To get this topic a little more tangible I took a look at the Epoch 303 Stats from PoolTool.
Please note that not all of the data is 100% representative as pools with a low number of blocks could suffer from low sample data.
Propagation Time Analysis
PoolTool is collecting Data about Propagation Latencies. The data is collected from nodes that are reporting Data to Pooltool. It shows data from a receiver and a producer perspective.
Producer Data is available for all Pools which at least minted one block. This also includes pools that are not reporting data itself because the according numbers are collected from the pools which are receiving this block.
Receiver Data is only available for Pools that report Data themselves.
For our analysis, we took a look at the Producer Data because this is simply available for moor pools. Please consider that data for small pools is getting less accurate because of the low sample number. On the other hand, the results of pools that are generating a low number of blocks are also less important for the overall network health.
So let’s dig into the different observations:
#1 Propagation times outside a ± 5 s window
There is a total average of 9.5% of reported propagation times which is >5s. This means that the time when some receiving pool (which reports to PoolTool) is getting the block the time is either >5s after the scheduled slot is >5s still in the future.
It’s not plausible that a propagation really takes longer than 5s as the average currently is ~750ms. So the most probable assumption is that some of the receiving pools are either far off time or reporting invalid data to PoolTool.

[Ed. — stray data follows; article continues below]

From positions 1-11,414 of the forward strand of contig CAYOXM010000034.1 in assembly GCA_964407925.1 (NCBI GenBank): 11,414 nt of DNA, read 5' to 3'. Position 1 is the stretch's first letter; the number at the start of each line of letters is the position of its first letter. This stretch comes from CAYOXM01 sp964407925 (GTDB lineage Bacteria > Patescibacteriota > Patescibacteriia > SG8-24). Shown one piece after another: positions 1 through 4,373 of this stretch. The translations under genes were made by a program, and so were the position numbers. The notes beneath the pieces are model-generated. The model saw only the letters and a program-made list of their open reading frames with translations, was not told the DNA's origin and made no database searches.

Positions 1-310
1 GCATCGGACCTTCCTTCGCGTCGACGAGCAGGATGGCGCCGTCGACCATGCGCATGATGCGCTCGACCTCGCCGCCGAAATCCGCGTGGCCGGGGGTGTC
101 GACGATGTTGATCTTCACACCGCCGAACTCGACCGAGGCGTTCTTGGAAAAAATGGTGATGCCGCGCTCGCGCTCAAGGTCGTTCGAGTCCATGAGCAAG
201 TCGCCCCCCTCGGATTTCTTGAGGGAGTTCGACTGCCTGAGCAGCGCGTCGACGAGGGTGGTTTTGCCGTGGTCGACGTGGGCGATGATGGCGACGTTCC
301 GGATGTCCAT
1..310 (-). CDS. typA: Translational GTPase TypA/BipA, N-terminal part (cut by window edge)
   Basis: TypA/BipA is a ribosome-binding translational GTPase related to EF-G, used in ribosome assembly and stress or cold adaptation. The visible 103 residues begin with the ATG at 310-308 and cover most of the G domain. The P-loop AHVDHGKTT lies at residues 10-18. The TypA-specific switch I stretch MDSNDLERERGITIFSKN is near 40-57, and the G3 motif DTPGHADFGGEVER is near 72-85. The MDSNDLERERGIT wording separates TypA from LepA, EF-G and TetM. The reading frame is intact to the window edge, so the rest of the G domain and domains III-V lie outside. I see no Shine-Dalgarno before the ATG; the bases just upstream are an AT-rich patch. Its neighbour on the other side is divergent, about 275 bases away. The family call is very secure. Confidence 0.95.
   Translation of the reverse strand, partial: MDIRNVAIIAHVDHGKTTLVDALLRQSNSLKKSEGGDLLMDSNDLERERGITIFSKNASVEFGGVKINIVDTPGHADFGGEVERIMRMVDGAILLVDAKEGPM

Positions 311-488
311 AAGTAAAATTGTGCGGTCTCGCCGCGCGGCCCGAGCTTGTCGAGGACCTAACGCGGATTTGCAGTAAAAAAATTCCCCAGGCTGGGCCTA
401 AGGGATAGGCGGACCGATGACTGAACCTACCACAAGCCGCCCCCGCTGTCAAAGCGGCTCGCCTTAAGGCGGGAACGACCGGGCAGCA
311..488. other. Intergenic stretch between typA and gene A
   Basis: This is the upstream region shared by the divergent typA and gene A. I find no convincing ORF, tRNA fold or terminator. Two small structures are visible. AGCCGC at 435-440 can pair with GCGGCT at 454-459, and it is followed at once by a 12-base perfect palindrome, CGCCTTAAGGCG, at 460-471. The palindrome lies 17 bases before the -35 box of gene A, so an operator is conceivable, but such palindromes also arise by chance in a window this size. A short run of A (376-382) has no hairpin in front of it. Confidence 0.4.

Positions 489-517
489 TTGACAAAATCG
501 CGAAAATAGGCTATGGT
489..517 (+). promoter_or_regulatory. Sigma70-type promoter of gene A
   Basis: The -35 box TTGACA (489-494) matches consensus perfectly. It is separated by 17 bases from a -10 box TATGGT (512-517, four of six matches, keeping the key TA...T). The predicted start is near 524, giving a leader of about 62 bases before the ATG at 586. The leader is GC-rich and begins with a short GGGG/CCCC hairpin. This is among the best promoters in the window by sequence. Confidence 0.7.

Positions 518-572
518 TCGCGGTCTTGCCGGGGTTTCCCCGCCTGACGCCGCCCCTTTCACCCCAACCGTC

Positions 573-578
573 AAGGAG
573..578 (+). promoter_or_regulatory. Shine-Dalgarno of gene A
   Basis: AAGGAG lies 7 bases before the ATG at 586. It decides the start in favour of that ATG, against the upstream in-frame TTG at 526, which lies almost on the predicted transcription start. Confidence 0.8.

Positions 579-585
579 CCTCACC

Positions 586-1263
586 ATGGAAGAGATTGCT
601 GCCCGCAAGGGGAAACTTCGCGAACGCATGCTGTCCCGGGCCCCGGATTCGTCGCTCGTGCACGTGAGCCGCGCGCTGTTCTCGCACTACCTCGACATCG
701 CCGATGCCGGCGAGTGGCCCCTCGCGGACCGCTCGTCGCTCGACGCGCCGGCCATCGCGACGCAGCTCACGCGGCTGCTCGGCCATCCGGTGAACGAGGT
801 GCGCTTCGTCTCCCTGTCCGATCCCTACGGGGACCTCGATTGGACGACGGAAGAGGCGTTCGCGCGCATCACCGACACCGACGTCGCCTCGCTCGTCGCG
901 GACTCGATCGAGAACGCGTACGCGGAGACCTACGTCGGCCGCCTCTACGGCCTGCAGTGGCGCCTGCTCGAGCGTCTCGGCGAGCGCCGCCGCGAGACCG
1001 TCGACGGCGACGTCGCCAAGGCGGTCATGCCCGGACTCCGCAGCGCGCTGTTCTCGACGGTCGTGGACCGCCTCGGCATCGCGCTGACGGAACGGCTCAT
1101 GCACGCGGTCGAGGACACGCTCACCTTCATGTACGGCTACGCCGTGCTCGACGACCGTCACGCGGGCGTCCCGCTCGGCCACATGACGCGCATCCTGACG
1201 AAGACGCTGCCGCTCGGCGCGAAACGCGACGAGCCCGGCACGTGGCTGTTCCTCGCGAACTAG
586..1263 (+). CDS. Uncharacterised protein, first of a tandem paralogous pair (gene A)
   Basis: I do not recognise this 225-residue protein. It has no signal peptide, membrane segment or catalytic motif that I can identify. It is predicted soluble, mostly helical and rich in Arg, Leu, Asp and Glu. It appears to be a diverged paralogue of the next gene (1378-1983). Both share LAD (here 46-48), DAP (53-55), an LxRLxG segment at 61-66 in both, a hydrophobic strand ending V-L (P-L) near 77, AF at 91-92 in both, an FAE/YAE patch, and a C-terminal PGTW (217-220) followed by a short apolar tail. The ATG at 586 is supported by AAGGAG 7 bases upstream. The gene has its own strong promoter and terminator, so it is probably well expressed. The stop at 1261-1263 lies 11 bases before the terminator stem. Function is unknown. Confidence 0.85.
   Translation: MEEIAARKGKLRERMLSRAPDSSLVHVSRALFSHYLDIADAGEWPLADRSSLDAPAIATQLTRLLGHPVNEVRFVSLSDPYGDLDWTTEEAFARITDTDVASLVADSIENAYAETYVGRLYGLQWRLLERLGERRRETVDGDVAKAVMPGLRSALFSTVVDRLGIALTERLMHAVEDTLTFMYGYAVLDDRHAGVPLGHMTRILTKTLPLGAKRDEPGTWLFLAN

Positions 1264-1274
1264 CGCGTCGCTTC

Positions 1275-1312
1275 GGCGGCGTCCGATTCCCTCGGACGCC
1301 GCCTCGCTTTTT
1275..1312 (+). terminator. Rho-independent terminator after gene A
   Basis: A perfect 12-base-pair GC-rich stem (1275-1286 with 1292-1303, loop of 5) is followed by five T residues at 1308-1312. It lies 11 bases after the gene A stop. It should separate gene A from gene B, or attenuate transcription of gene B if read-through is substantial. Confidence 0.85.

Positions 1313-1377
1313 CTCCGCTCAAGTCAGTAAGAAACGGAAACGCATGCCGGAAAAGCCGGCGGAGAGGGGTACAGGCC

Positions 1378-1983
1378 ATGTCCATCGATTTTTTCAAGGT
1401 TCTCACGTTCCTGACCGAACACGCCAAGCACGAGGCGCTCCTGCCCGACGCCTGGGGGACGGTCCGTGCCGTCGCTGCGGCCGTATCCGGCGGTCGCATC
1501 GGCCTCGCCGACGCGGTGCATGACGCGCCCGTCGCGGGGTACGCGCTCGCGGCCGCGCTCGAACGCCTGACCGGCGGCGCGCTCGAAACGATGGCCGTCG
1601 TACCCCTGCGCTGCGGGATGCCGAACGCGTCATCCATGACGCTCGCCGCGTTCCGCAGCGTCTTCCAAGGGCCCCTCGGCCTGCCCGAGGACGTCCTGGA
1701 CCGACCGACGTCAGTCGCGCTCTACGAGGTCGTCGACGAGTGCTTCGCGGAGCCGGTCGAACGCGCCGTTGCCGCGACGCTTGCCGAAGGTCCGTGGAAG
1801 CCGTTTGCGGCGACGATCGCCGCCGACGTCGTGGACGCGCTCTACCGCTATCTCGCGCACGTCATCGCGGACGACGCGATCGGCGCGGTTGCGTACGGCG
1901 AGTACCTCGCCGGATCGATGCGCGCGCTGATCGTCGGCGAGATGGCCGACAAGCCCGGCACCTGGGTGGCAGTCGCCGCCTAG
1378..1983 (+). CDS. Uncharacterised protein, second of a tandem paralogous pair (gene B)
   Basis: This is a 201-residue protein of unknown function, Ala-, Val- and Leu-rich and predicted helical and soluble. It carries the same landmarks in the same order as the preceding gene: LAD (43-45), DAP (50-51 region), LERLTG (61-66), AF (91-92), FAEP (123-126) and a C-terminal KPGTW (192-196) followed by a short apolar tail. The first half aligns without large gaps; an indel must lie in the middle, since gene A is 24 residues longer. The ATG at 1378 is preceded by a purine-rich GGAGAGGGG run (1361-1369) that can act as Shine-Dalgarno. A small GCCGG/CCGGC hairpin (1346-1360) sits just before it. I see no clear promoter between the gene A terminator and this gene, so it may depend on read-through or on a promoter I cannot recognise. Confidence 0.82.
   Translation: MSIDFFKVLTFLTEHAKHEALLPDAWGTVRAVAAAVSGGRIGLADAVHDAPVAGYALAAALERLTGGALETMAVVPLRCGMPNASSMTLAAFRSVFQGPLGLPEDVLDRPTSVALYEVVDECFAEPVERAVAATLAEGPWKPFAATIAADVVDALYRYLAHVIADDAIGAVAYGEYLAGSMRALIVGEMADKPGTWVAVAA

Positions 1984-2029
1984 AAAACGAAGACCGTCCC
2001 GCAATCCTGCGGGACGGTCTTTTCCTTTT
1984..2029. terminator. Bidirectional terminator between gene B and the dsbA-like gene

#1a Pools with an above-average percentage of times outside a ±5 s window
The average of delays outside ±5s is 9.5%. For some pools, this metric is extraordinarily high. I set a tolerance of 10.5% on this report with the following results:
Why those pools are showing higher numbers is unclear. I don’t see a specific reason why for some blocks the number should be much higher than for others. Therefore I assume that those pools are the ones that are partly causing the 9.5% of reported times for other pools.
#2 Blocks which are distributed before they even are scheduled
About 3% of the analyzed pools are distributing blocks ahead of time. This shows up as negative propagation times on PoolTool. The average across all pools is 0.2%. Please note that this early reception also can be caused by a wrong time on the receiver that’s why we set a 1% threshold as acceptable for this measure. Concretely the 3% include all pools where the data shows at least 1% negative times excluding the times which are below -5s
The only logical reason for this phenomenon is misconfigured time on that 3% of the pools which are running ahead of time.
#3 Pools with high average propagation times
The example above shows a pool with high average propagation times. The global average is ~750 ms. The analyzed data shows the following distribution of average times:
1689 pools (which were not filtered out above by anomalies)
491 (29.1%) < 500 avg
916 (54.2%) < 1000 avg
184 (10.9%) < 1500 avg
98 ( 5.8%)>= 1500 avg
Bad average times can be caused by a low number of IN connections, which cause additional hops until the block distributes across all nodes. It could also be caused by poor internet connections, e.g. for home-operated nodes.
On the other hand, it also can be caused by using a hosting location that is not optimally connected to the rest of the world. This by the way is not really a bad thing as decentralization also implies distributing nodes worldwide. Anyways considerations like accelerated network connections could help in such scenarios.